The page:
Newspaper Bridges

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What It Is (continued)

  • supports the weight of one or more books

  • is not anchored to the ground or tables by any other material.

    The students will adjust and modify their bridges over several class sessions. Sometimes they will have to scrap their initial designs and start over. This often provides an opportunity to talk to students about the fact that you learn as much or more from things that do not work as from things that do work. Ideas that fail in practice can be very frustrating. It is important to recognize and acknowledge the learning that comes from these failed attempts. Ask the students to keep notes of their efforts in their journals. They will generally draw pictures and detail how their structures become stronger over time.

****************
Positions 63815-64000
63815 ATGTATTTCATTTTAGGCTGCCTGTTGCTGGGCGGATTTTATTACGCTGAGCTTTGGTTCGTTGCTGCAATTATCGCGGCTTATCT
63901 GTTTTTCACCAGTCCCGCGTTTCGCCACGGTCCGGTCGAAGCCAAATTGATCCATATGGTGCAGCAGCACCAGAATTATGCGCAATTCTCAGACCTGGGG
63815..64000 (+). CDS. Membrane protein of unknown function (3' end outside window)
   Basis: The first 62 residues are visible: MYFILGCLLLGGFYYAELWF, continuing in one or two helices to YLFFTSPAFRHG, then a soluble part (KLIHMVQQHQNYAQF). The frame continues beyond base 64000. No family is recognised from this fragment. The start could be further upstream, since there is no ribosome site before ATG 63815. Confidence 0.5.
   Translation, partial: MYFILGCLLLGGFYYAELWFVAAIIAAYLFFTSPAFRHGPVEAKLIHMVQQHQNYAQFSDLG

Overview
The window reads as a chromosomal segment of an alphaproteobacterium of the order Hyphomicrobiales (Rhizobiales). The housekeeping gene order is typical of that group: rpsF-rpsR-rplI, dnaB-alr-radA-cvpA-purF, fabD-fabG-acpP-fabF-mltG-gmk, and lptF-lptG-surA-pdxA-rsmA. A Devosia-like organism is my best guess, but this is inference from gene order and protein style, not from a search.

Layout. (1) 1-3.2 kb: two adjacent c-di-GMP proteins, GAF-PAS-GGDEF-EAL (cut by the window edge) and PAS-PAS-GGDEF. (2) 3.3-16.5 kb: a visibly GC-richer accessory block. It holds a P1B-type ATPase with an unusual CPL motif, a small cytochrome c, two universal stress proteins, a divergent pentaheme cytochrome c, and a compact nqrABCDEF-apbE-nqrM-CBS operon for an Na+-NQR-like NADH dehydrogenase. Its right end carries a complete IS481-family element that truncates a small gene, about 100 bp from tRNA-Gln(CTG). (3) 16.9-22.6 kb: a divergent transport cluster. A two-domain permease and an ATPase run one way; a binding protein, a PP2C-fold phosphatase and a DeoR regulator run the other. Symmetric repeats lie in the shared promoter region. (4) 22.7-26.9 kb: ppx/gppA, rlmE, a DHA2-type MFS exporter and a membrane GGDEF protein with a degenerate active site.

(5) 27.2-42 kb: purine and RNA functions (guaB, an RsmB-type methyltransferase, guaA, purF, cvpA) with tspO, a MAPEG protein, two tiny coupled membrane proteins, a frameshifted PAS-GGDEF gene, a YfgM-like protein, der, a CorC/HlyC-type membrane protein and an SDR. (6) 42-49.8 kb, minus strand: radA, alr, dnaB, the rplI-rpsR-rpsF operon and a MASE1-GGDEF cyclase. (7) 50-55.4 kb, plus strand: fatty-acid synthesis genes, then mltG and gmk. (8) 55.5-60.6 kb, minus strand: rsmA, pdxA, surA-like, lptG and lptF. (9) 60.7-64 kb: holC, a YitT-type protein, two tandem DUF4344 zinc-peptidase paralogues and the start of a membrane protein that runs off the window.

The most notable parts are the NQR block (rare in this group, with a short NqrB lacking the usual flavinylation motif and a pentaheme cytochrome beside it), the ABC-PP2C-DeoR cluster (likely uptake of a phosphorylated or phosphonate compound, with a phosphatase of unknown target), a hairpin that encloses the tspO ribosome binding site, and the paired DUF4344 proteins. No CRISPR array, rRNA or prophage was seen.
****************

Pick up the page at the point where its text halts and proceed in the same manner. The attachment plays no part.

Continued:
When the bridges are completed in the second or third session, test their strength one by one in front of the whole class. See Discussing Results below for ideas.

    Many bridges may actually hold the weight of one or more students. Students become quite excited by the challenge of trying to hold their own weight, and this can lead to several extensions (see below).

    Discussing Results

    Before beginning the testing, ask the following questions:

  • How did you start building? Was there a plan or a general idea?

  • What was your group's process of making the bridge?

  • Did you get stuck or run into any problems? How did you overcome them?

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